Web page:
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    When you say senior are they a hierarchical senior (ie a pay grade higher) or are they senior just in the sense that they have been in post longer or are more experienced? – Smock Feb 7 at 13:14
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I suggest you talk to your senior person. They probably have the good intention of training you and helping you develop in your profession.

Or, maybe they have a common superpower: explaining the obvious. In that case you can call them Captain Obvious. (joke)

If you can stay calm for this conversation, that is best. You should consider asking, "what can I do to convince you I can work more independently? I will, of course, come to you when I have questions."

You can also say, "sometimes you give me explanations of things I already know. Before starting an explanation, can you please ask me how much I know about the topic?"

I personally have worked with lots of people new to my profession. I have learned to ask "do you know how xyz works?" before starting to give a mini-lecture. It took me a while to learn to ask that question, though.

So respectfully ask this senior person to back off and give you more autonomy. You can even say, respectfully, that you get irritated when they micromanage you.

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“... he questions everything, makes me explain everything I do and every decision I make, explains everything to me (even the most basic stuff in the world he will spend ages explaining to me) and whenever I arrive at a conclusion he pretty much redoes all the work to validate it.”

Sounds like he’s making attempts to coach/mentor you and trying to make sure that you’re working with the correct assumptions and having a sound thought process that led you to your conclusion.

He doesn’t know what things you know and what you don’t so he’s making sure that both of you are looking at the same thing from the same perspective (albeit time consuming). Same thing with the thought process behind the conclusion.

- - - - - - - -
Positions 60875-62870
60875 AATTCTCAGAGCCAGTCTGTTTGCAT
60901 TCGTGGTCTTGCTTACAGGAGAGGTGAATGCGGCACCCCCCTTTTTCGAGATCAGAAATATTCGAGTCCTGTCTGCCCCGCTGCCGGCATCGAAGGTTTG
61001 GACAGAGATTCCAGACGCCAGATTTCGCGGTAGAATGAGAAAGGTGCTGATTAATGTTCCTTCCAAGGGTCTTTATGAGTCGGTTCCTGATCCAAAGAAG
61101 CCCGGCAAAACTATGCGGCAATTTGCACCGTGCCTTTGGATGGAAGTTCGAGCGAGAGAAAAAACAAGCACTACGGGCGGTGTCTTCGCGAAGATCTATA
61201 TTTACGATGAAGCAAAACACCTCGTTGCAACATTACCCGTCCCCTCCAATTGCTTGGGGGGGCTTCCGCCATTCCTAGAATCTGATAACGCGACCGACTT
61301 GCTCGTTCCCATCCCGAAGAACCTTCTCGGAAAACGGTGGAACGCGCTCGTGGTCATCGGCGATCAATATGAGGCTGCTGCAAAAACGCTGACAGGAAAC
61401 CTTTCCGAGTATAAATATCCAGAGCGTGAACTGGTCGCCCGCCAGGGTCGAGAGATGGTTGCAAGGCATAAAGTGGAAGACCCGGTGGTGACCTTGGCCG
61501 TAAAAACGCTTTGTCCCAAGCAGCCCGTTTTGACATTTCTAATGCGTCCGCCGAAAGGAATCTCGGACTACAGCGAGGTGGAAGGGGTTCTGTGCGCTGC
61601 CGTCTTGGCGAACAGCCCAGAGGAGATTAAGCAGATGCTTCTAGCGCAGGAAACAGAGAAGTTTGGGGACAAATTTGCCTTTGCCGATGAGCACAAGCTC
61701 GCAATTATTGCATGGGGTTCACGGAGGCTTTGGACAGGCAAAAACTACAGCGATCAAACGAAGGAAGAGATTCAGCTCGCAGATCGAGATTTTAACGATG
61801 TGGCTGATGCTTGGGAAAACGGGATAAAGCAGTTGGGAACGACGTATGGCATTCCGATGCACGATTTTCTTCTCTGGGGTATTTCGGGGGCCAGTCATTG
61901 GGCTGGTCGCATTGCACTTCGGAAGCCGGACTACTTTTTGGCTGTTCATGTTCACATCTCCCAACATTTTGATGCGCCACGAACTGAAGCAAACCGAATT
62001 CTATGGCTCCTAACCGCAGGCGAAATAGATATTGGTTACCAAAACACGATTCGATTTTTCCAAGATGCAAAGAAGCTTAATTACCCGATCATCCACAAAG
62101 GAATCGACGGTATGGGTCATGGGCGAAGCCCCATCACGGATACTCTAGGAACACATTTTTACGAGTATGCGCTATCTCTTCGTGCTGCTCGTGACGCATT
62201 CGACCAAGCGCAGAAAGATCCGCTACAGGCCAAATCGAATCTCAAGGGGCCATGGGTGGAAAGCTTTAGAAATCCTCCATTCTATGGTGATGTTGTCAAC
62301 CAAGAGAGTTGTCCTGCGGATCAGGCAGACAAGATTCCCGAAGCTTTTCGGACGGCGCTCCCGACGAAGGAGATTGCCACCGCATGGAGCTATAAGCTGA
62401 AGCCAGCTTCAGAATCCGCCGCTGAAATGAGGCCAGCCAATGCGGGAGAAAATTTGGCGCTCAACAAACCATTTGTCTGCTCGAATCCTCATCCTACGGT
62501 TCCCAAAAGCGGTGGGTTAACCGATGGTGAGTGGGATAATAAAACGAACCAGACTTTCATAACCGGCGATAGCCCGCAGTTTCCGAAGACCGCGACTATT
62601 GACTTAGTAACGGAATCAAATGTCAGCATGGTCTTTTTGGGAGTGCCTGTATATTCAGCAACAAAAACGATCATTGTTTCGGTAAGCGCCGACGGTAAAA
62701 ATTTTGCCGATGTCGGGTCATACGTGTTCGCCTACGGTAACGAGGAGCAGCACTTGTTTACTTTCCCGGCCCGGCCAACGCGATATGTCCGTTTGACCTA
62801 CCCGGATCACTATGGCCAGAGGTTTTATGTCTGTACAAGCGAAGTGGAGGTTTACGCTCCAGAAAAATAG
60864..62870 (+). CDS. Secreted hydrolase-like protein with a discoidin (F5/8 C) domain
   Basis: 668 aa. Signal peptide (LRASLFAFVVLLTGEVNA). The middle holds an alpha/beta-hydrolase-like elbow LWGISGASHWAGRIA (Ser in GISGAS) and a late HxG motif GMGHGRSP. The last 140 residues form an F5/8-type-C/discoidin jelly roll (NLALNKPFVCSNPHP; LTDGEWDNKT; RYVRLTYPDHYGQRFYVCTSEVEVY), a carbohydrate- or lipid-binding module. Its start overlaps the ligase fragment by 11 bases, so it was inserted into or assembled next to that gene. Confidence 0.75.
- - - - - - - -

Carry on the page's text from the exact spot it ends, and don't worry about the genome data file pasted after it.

One way to get in front of this is structure your statements like this....

“ I’m thinking of X as the approach to solve Y as it would fit (the list of assumptions and relevant data that you had to arrive at the answer)”

That would allow him to get a better feel for what things went into your answer.

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You need to talk to him first.

Start explaining to him how much you appreciate the conversations and explanations about these programming topics. Quote some parts of the conversation that you already had with him to show that you are paying attention on what he says to you.

After that, just say to him that are some topics that you have knowledge enough to be independent and it's not necessary to explain to you again (nominate some of these topics). Say that already asking for his forgiveness, because you was not able to say that before, but would like to make the things clear now.

About your anxiety problem, write these things on paper before talk to him and read it for you sometimes. On a natural conversation will be difficult to say the exact things that you wrote, but will help you to remember your arguments when talking to him.

This is the first step. Probably you will not able to resolve all these problems on a single conversation, but I think that these tips can help you to make this relationship better.